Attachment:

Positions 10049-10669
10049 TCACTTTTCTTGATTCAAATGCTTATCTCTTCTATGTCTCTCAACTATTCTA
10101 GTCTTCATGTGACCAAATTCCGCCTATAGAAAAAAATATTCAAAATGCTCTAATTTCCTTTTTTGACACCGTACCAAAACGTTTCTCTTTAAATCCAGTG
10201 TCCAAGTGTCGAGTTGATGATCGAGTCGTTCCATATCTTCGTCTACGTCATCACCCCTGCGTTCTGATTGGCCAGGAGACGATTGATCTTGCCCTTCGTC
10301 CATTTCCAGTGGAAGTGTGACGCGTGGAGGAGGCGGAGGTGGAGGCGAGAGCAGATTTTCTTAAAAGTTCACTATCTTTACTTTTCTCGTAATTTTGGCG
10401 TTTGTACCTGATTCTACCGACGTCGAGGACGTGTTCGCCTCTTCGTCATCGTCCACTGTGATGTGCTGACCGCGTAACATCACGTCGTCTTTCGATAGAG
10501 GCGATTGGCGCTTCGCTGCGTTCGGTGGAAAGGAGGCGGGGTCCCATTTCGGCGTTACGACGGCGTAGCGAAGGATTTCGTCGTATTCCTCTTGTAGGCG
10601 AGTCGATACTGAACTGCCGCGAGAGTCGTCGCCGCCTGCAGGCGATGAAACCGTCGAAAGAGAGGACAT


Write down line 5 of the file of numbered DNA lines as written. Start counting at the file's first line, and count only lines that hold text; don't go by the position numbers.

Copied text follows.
10301 CATTTCCAGTGGAAGTGTGACGCGTGGAGGAGGCGGAGGTGGAGGCGAGAGCAGATTTTCTTAAAAGTTCACTATCTTTACTTTTCTCGTAATTTTGGCG